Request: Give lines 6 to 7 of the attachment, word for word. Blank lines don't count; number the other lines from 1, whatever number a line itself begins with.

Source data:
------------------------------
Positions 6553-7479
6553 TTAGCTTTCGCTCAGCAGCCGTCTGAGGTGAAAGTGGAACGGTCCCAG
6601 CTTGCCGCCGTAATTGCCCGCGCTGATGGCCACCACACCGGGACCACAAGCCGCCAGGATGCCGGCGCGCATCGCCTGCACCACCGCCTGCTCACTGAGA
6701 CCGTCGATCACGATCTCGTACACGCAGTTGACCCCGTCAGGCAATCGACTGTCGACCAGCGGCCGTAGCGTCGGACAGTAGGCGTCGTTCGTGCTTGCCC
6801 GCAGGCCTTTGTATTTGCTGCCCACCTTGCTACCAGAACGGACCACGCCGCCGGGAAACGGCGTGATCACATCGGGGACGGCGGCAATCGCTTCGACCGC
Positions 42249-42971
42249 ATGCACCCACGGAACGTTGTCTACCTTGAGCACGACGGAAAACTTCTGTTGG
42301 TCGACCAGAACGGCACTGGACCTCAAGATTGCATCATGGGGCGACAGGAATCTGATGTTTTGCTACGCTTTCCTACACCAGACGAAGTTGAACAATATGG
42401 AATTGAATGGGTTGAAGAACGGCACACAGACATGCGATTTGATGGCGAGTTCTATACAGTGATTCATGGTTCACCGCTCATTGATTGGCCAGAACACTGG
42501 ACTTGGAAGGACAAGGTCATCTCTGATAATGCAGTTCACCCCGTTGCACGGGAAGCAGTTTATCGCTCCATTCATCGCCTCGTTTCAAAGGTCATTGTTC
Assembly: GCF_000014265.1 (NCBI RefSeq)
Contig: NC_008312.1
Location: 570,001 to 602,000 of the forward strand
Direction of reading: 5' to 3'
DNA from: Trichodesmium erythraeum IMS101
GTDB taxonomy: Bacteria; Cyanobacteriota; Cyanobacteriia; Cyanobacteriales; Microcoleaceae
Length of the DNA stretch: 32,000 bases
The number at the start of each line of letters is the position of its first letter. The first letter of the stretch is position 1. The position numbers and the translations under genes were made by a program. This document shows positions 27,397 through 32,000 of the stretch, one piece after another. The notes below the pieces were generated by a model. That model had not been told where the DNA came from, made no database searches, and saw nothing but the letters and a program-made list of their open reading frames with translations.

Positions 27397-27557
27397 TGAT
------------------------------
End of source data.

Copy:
Positions 42249-42971
42249 ATGCACCCACGGAACGTTGTCTACCTTGAGCACGACGGAAAACTTCTGTTGG